6 Historical Landmarks In Harlem To Visit

Did you know that there are many different landmarks in Harlem with a rich history? You may have known this but Harlem continues to be a perennially underrated area to visit in New York for tourist attractions, history, and cultural experiences.

If you’re interested in history and want to learn more about the culture of Harlem, be sure to visit any of these six historical landmarks. From the Studio Museum in Harlem to the Abyssinian Baptist Church, there’s something for everyone to learn and explore.

Harlem is a neighborhood in the northern section of Manhattan, New York City. Originally a Dutch village, it became a part of the city when it was incorporated in 1658.

Harlem flourished during the Harlem Renaissance in the 1920s, an era of tremendous creativity and cultural growth. Today, Harlem is known for its rich history and culture, as well as its notable residents and attractions.

Historical Landmarks in Harlem to Visit


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Here are some of the most famous, historic Harlem landmarks to see.

The Studio Museum

The Studio Museum in Harlem is one of the most important cultural institutions in New York City. Established by artists, for artists and curators, it has grown from a single artist-initiated exhibition to its current status as an internationally recognized institution.

The Museum’s collection includes more than 12,000 works that span the globe and represent many cultures, periods, and movements in art history. It is home to over 30 exhibitions each year, striving to present challenging perspectives on contemporary culture through broad historical context.

This museum remains one of our favorite museums in the US.

The Abyssinian Baptist Church

The Abyssinian Baptist Church was founded by Richard Allen on June 18th, 1808. This church served as a refuge for freed slaves during slavery times when they were not allowed to worship freely or assemble together at all under the law.



The church has been a meeting place for prominent figures such as W.E.B Du Bois, Thurgood Marshall, and Adam Clayton Powell Jr., who was the pastor of Abyssinian Baptist Church from 1937 to 1968.

Strivers’ Row

Strivers’ Row is named after early African American settlers in Harlem who were determined to succeed and strived to be a part of mainstream society.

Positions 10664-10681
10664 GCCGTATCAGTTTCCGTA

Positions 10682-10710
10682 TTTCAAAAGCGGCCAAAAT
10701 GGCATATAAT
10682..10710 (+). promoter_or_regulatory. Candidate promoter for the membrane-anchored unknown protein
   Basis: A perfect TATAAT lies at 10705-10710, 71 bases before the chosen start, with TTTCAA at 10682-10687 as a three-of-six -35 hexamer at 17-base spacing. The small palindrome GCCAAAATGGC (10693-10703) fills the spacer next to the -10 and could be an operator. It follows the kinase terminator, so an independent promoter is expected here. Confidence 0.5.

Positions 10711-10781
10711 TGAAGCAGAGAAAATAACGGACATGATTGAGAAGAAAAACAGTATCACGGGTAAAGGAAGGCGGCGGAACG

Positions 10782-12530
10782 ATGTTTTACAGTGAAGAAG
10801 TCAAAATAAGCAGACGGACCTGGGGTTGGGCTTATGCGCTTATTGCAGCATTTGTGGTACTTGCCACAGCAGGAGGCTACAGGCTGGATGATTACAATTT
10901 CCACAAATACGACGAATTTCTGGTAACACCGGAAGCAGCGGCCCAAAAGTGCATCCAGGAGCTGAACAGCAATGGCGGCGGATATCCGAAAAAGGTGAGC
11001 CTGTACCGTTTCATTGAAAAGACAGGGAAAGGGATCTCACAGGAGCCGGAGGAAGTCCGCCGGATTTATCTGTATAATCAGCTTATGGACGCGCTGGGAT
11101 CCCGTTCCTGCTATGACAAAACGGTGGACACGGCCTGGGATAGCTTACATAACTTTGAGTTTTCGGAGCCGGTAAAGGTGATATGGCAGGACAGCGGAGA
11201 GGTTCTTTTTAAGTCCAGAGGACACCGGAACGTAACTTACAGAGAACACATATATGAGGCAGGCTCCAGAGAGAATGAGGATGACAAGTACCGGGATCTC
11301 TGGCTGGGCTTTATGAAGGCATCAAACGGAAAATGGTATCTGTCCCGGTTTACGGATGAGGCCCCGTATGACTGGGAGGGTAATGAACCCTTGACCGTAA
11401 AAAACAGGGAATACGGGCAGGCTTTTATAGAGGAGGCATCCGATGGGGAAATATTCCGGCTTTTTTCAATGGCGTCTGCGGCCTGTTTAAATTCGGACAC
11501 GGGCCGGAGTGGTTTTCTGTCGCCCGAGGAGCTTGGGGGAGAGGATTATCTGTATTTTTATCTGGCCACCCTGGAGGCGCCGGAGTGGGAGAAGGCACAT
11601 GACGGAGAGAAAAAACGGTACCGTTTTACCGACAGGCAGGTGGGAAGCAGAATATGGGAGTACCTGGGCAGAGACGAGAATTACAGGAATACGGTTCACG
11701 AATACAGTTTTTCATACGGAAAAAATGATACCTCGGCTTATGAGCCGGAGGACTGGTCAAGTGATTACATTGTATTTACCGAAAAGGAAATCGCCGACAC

They did not want to live in the crowded, poor neighborhoods that most African Americans lived in at the time.

Harlem historian and author Charles A. Singleton referred to these settlers as “Strivers”, who were determined to succeed through middle-class values and loyalty to one’s race, but wanted their lives separate from the black working class.

Many of these “Strivers” were educated and owned businesses, which included doctors, lawyers, barbers, bakers, and insurance companies.

These settlers built large homes along 135th Street that would become known as Striver’s Row.

Mount Morris Park

Mount Morris Park is another historic landmark in Harlem that has brought the community together over the years.

On September 29th, 1877, a statue of Abraham Lincoln was unveiled in what was then Mount Morris Square – named after the first African American to hold office as a school principal and census taker.

The statue is now located at Adam Clayton Powell Jr Blvd between 124th and 126th Streets.

In 1930, Harlem Renaissance poet and author Countee Cullen presented his poem “Incident” in Mount Morris Park, which is widely considered to be a literary piece that depicts the life of an African American youth during the Harlem Renaissance.

The Apollo Theater

The Apollo Theater is a landmark in Harlem that is known for its rich history and culture. It was originally built in 1913 as a burlesque theater, and later became a venue for African American performers.

Some of the most famous musicians and entertainers in history have performed at the Apollo Theater, including Ella Fitzgerald, James Brown, and Michael Jackson.

If you’re interested in music and history, be sure to visit the Apollo Theater in Harlem.

Hamilton Grange National Memorial

Hamilton Grange National Memorial is located in Harlem, New York City. It was the home of Alexander Hamilton, who was the first United States Secretary of the Treasury.

The house was built in 1802 and it is now a museum that is open to the public. Visitors can follow the same path that Hamilton did down to New York Harbor. Additionally, there is a re-creation of Hamilton’s office so you can get an idea of what his workspace looked like.

The National Park Service took over the house in 2011. Alexander Hamilton has had several things named after him such as The Grange Building at Columbia University and the Hamilton Hall of Columbia University.

If you’re interested in visiting the Hamilton Grange National Memorial, be sure to take the A, B, C, or D subway line to the 125th Street station. The memorial is located just a few blocks away from the station.

Riverside Church

The Riverside Church is a church that was founded in 1930 by John D. Rockefeller Jr., who gave an endowment for its construction as well as some land across from Grant’s Tomb on Riverside Drive.

The church began as a part of the Union Theological Seminary. The church is a working church with services every Sunday. They also have live music on Saturday evenings, which are open to the public for listening.

The church has had several famous people speak there including Martin Luther King Jr., Franklin D. Roosevelt, and Nelson Mandela. You can visit their website to find out about upcoming events or programs they offer.

Final Thoughts

Looking to learn more about these landmarks or history? Check out tours offered in New York today! There are many different kinds of tours such as biking tours, walking tours, and bus tours that would be perfect for your family.

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